Tort Liability Basics: Strict, Vicarious, and Joint Liability
Strict liability torts, which do not require a finding of intent or negligence, are primarily confined to ultrahazardous activities and product liability cases.
An activity is ultrahazardous if it is so inherently dangerous that even the highest degree of care will not eliminate the risk of harm. If someone is injured because of such activity, the defendant is liable regardless of the level of care he or she exercised.
Examples - Ultrahazardous Activities
Handling, storing, transporting, or using explosives. California Health & Safety Code § 12005.5.
Causing or permitting any hazardous substance to be discharged in or on any of the waters of the state where it creates a condition of pollution or nuisance. California Water Code § 13350(b).
Causing or permitting oil to be discharged. California Government Code § 8670.67.5.
In determining whether an activity is abnormally dangerous so as to give rise to strict liability, a court will consider the (a) existence of a high degree of risk of some harm to the person, land or chattels of others;(b) likelihood that the harm that results from it will be great; (c) inability to eliminate the risk by the exercise of reasonable care; (d) extent to which the activity is not a matter of common usage; (e) inappropriateness of the activity to the place where it is carried on; and (f) extent to which its value to the community is outweighed by its dangerous attributes. Restatement (Second) of Torts § 520.
Vicarious liability imposes liability on one person for a tortious act committed by another. There are a number of contexts in which this arises.
Under the doctrine of respondeat superior, an employer is liable for an employee's torts, including intentional torts, if the employee was acting within the scope of employment. To establish that the employee's conduct was within the scope of employment: (1) the conduct must have occurred substantially within the time and space limits authorized by the employment; (2) the employee must have been motivated, at least partially, by a purpose to serve the employer; and (3) the act must have been of a kind that the employee was hired to perform.
Example - California Civil Code § 2338
Unless required by or under the authority of law to employ that particular agent, a principal is responsible to third persons for the negligence of his agent in the transaction of the business of the agency, including wrongful acts committed by such agent in and as a part of the transaction of such business, and for his willful omission to fulfill the obligations of the principal.
An example of this is if an employee driving an automobile struck a pedestrian during standard business hours. Whether the employer will be liable in this situation will depend on whether the employee was acting within the scope of his employment. For example, if the accident occurred while the employee was driving from his office to a client's site, the employer will likely be liable. On the other hand, if the accident occurred while the employee was leaving a client's site and heading across town in the opposite direction of his office to purchase football tickets for himself, the employer might not be held liable.
In contrast, a defendant who engages an independent contractor is not liable to others for the acts or omissions of the independent contractor. An independent contractor is a person who performs services for another person under an express or implied agreement and who is not subject to the other's control, or right to control, over the manner and means of performing the services.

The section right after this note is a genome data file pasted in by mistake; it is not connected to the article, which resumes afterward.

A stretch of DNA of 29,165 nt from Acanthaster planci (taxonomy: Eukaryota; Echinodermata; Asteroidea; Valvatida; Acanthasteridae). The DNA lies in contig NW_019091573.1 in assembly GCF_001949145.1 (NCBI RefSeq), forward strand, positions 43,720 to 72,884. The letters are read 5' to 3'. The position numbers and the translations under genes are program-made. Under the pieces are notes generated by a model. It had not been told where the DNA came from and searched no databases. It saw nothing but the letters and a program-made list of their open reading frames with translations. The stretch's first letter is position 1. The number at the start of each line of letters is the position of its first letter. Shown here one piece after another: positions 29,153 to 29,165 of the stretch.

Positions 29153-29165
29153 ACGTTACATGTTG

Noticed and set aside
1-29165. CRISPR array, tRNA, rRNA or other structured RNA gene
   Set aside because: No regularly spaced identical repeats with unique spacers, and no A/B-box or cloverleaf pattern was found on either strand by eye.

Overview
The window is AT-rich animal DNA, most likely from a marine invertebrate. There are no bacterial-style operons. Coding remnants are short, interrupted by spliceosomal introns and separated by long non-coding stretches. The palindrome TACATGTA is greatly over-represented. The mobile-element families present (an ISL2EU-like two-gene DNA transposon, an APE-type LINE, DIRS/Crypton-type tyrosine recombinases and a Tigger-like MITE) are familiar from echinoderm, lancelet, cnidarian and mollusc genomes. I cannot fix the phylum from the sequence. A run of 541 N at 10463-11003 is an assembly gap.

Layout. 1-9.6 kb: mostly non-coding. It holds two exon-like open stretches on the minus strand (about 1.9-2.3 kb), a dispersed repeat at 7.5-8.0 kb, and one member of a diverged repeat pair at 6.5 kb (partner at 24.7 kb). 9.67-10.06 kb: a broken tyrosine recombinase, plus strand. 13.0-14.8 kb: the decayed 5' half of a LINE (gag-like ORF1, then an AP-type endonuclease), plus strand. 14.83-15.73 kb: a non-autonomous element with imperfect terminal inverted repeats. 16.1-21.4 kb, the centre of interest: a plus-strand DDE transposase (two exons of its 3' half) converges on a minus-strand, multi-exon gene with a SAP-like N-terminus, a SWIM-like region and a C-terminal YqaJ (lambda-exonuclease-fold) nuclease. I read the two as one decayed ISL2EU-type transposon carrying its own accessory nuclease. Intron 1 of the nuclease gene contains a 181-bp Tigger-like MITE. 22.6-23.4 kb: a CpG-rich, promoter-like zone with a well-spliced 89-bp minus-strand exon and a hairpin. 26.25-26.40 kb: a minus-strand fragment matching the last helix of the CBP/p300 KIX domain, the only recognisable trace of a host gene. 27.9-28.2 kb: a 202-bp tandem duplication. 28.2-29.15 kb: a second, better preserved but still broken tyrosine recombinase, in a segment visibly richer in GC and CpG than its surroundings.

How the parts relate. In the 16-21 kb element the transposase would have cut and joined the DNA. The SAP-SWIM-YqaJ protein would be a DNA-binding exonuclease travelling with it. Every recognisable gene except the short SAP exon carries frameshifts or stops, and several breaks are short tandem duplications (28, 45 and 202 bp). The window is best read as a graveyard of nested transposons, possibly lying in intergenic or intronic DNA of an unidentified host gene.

However, this exception does not apply to ultrahazardous activities or nondelegable duties. A duty is nondelegable if a defendant is directed by a statute, ordinance, or safety order to provide certain safeguards or precautions or to maintain certain equipment in a specified condition.
Joint and Several Liability
If two or more defendants are found liable for an indivisible injury, the defendants will be held jointly and severally liable. This means that each defendant is liable for the entire award regardless of the individual degree of fault. Because a so-called "deep pocket" defendant may be held liable for an entire damage award even if such a defendant is only fractionally liable, California has modified the doctrine of joint and several liability for personal injury cases. To apportion financial liability closer to the degree of fault, California does not apply several liability for non-economic damages.
Example - California Civil Code § 1431.2
(a) In any action for personal injury, property damage, or wrongful death, based upon principles of comparative fault, the liability of each defendant for non-economic damages shall be several only and shall not be joint. Each defendant shall be liable only for the amount of non-economic damages allocated to that defendant in direct proportion to that defendant's percentage of fault, and a separate judgment shall be rendered against that defendant for that amount.
(b) (1) For purposes of this section, the term "economic damages" means objectively verifiable monetary losses including medical expenses, loss of earnings, burial costs, loss of use of property, costs of repair or replacement, costs of obtaining substitute domestic services, loss of employment and loss of business or employment opportunities.
(2) For the purposes of this section, the term "non-economic damages" means subjective, non-monetary losses including, but not limited to, pain, suffering, inconvenience, mental suffering, emotional distress, loss of society and companionship, loss of consortium, injury to reputation and humiliation.